US is not a Christian Nation
Shortly after the news of Osama Bin Laden's death and the Navy Seals were deservedly being congratulated on a job well done, there was a relatively rare moment when the country came together to celebrate the notion that justice had been done. And it wasn't just in the US alone that the same sentiment was found. Bin Laden's death was celebrated by many people in different counties.
US unanimous in its approval of Bin Laden's death
It seems almost incredulous that anyone would question that justice was not being served when Bin Laden was shot. Certainly some might make a case that international treaties and laws were broken by the raid on Bin Laden's compound, but there is still a sense that sometimes almost any lengths are justified to mete out justice in cases where men such as Bin Laden enjoy life free from any consequences for their murderous crimes. And I am one of those who cheered at the news and feel justice was indeed being served as the first Navy Seal's bullets struck their mark.
Even Republicans and Democrats all agreed that Bin Laden's execution was both justified and a good thing although, predictably, both parties argued as to who deserved most of the credit. And why would anyone question whether justice was being served?
What is the Christian view?
Some who are religious turn to the Pope, their priests, ministers or churches to see what view God has on such matters whereas others turn directly to the Bible to read an unfiltered view of things. Certainly the Old Testament is full of notions of justice that recommends revenge. But Christianity is based on Jesus' teaching that replaced the Ten Commandments with just two:
“[Jesus], which is the great commandment in the law?” And he said to him, ’You shall love the Lord your God with all your heart, and with all your soul, and with all your mind. This is the great and first commandment. And a second is like it, You shall love your neighbor as yourself. On these two commandments depend all the law and the prophets." Matthew 22:36
And what about revenge, in particular?
“But I tell you, Do not resist an evil person. If someone strikes you on the right cheek, turn to him the other also” Matthew 5:39
Certainly Jesus doesn't recommend revenge as the best course to follow when we have been wronged. And to pretend that Jesus' words can be interpreted as an endorsement of the policy of revenge on either individuals or nations is torturing both his words and the clear intent of his teaching. Even a statement by the Pope essentially emphasized Bin Laden's evil deeds and hoped some good rather than hatred would come as a result of his death was not suggestive of a response that Christ might have given.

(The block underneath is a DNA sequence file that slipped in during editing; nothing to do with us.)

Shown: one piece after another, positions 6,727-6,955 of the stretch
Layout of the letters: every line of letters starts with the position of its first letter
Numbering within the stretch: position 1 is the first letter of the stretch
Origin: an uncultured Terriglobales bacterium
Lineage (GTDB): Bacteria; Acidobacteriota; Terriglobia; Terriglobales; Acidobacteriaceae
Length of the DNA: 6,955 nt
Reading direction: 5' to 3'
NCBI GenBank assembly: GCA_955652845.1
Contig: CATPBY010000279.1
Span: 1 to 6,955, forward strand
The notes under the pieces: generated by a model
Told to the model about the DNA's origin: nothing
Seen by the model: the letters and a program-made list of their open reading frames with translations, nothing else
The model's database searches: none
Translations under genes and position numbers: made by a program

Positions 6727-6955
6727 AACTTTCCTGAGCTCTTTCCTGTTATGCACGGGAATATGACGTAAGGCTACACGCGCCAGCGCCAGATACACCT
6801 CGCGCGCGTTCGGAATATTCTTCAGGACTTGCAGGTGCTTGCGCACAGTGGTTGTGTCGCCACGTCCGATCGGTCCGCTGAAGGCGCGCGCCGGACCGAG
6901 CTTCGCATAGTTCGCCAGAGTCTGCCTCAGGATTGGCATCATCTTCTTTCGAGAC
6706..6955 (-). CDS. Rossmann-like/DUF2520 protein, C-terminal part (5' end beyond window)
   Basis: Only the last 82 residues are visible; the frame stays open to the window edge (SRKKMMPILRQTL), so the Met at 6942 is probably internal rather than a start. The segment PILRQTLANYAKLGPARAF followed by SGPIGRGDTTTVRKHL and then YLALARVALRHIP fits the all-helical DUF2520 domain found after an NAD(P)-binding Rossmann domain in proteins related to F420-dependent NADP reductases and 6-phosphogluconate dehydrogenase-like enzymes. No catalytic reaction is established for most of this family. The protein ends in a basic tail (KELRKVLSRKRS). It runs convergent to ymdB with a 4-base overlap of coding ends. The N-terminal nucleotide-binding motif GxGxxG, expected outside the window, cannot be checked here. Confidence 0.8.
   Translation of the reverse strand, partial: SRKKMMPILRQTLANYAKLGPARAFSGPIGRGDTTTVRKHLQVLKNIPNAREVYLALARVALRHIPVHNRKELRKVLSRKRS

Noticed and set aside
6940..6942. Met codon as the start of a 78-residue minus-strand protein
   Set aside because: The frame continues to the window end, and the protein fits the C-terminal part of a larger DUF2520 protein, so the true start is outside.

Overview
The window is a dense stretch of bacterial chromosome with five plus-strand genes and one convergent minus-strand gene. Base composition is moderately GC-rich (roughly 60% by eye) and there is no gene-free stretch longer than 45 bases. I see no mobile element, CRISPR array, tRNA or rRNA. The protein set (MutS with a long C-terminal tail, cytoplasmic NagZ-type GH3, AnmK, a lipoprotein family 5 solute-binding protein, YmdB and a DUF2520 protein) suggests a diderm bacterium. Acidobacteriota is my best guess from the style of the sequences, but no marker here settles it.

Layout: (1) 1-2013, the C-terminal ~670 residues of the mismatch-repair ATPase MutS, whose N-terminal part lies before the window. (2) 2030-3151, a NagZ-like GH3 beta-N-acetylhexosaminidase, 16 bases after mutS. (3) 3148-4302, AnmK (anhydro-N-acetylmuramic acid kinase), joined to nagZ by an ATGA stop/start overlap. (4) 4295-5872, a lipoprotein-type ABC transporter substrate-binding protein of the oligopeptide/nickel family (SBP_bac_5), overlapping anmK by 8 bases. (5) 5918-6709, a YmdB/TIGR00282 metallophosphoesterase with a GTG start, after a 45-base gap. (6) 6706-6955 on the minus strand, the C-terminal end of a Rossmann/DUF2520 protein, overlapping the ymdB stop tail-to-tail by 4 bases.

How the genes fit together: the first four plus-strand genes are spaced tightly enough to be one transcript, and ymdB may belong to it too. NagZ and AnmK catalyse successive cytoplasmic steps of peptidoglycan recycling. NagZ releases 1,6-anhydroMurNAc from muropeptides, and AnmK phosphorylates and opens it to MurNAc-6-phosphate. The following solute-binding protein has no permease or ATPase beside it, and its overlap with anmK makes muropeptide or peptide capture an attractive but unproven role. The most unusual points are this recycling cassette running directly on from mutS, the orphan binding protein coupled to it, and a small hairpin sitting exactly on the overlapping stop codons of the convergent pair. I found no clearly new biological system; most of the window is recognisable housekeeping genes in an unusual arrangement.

Revenge is only wrong to Christians – most of us recognize its role as part of justice
What made Jesus' teaching so remarkable was that it was radical in many ways. Traditionally, the Jews and most peoples then and since have felt that justice often demanded retaliatory action. The usual view follows notions found in the Old Testament rather than the New.
“Show no pity: life for life, eye for eye, tooth for tooth, hand for hand, foot for foot.” Deuteronomy 19:21
We rejoice when revenge is extracted on our enemies
When the Navy Seals struck at Bin Laden, they represented both the US and our values. They performed their duty admirably and were hailed for completing their mission well. We are a nation that believes in retaliation – the idea that no pity should be shown to its enemy – and there is a strong argument that it is both sensible and ethical. On hearing the news of Bin Laden's death, Americans spontaneously gathered to celebrate the news at Ground Zero and Times Square in New York, and outside the White House in Washington.
It seems disingenuous to continue to make the argument that the US is a Christian nation when the country almost universally celebrates the death of one of its enemies as a result of a mission. It is a good thing we have one less enemy and we should stop pretending that we are a Christian nation and acknowledge that often revenge is a built-in component of justice. To pretend we are a Christian nation is not to properly understand the Constitution, our history or the New Testament. Like all nations and most men, we rejoice when revenge is a component of justice and is extracted on our enemies.